• Low snow years have negative impacts on the economy. We found that the increased skier participation levels in high snow years meant an extra $692.9 million in value added and 11,800 extra jobs compared to the 2001–2016 average. In low snow years, reduced participation decreased value added by over $1 billion and cost 17,400 jobs compared to an average season.

  • Climate change could impact consumer surplus associated with winter recreation, reducing ski visits and per day value perceived by skiers.

  • Ski resorts are improving their sustainability practices and their own emissions while also finding innovative ways to address low-snowfall and adapt their business models.

The winter sports economy is important for the vitality of US mountain communities. This report shows the urgency for the US to deploy solutions to reduce emissions and presents a roadmap for the winter sports industry to take a leading role in advocating for solutions.

Bureau of Land Management strikes out in third attempt to manage off-road vehicles in California desert

Andrea Alday

Unfortunately, BLM’s latest draft closely mirrors prior attempts that a federal court found illegal. The draft plan once again inadequately protects areas with high conservation and cultural values and prioritizes off-road vehicles over other uses.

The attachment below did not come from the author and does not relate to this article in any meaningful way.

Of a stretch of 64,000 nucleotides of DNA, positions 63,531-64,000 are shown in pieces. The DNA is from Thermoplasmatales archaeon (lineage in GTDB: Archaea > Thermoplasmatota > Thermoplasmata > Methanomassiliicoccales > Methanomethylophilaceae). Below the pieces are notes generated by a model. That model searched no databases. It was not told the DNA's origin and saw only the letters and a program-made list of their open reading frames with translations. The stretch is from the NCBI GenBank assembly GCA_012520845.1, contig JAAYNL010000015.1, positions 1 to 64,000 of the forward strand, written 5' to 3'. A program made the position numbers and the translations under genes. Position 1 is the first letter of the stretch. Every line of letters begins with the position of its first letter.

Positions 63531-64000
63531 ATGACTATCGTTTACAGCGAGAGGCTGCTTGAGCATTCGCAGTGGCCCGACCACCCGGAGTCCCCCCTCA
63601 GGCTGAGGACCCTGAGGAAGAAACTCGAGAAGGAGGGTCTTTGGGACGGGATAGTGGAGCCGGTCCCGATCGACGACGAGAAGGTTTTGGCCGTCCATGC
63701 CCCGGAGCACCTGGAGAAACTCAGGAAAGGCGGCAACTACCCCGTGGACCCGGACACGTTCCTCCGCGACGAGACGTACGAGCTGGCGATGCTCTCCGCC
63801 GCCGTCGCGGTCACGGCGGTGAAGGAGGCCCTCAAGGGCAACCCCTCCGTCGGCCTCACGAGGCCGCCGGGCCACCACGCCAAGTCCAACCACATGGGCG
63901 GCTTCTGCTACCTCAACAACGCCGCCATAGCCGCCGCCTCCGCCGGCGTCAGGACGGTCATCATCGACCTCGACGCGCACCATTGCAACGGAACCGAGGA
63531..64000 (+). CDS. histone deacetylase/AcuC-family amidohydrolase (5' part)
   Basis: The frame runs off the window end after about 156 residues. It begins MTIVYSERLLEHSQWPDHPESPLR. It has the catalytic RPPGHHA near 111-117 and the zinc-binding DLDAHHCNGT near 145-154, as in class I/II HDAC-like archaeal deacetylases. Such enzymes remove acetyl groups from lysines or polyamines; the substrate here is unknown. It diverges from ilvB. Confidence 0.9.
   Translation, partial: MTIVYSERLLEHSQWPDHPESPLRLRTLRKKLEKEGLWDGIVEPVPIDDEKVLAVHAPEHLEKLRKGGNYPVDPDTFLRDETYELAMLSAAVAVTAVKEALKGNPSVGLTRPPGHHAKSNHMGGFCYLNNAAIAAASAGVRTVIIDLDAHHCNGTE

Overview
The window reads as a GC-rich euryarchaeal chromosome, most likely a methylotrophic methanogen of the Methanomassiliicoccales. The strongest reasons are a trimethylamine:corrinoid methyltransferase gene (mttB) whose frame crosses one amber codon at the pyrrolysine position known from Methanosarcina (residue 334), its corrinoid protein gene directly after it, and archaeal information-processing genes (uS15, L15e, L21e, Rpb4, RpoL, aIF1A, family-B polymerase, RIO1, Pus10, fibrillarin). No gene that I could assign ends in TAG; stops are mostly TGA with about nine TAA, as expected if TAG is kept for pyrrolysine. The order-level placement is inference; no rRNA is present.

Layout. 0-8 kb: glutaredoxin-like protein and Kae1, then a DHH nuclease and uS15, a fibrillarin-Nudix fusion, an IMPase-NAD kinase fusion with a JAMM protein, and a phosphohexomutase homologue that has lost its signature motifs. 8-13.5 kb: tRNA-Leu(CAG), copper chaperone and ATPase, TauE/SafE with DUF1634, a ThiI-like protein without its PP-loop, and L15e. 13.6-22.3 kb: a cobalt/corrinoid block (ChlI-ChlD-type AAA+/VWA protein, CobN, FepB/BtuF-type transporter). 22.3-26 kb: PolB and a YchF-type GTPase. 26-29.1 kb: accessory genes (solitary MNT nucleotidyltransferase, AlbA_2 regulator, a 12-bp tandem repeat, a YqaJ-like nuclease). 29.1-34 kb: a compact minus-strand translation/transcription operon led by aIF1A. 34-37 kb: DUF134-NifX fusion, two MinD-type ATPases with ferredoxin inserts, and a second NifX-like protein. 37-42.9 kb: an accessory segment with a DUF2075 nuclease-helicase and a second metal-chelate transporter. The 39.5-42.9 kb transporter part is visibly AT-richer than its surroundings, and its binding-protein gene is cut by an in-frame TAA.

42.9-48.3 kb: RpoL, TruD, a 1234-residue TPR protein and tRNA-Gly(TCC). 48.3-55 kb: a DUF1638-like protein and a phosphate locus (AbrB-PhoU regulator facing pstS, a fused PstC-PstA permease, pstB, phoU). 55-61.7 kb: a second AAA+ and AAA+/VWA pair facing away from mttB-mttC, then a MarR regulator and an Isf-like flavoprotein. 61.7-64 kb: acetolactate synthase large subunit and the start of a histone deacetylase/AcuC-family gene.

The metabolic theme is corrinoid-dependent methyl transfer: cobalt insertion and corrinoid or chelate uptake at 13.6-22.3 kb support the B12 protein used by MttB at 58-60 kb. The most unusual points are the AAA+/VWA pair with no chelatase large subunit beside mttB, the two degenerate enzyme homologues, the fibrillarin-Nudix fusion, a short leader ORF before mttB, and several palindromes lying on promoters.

Outlook for energy and public lands forum, National Press Club March 20

Michael Reinemer

The Wilderness Society will host a discussion for journalists working on energy, environment and climate issues on March 20 at the National Press Club. Panelists will focus on developments and trends from the last year and what that may portend for the year ahead.  

Get your GREEN ON this St. Patrick’s Day!

Bubbles Framed 775x515On Saint Patrick’s Day, Saturday, March 17th, many will ‘Get Their Green On!’  But ‘Getting Your Green On’ is much more than putting a Green Shirt on, drinking some Green Beer, and eating some Corned Beef & Cabbage. Here are some Fun St. Patty’s Day suggestions to try going really 1THING GREEN!




  • EAT GREEN – Organic -Bright Dishes – Locally Grown is always nice! Drop by a local Farmer’s Market. Click here to find one close to you.
  • GO PLANT SOMETHING OUTSIDE – If it’s still too cold to plant, you can plan your Spring Garden. Click here!
  • USE GREEN TRANSPORTATION TO GET AROUND – Parade around on your feet. Public transportation…  whether you’re riding the subway or the bus, fewer drivers on the road means less carbon emissions. Also a great way to plan ahead if you are planning on drinking some adult (organic) beverages.  Saving lives too!
  • WEAR ‘THE GREEN SHIRT’ – made from Organic Cotton. Step up your GREEN ST PATTY’S DAYGAME! Click here!
  • DRINK ORGANIC BEER – Here are some suggestions! 

Find more here: https://greenerideal.com/guides/go-green-st-patricks-day/


13 animals that depend on wildlife refuges to survive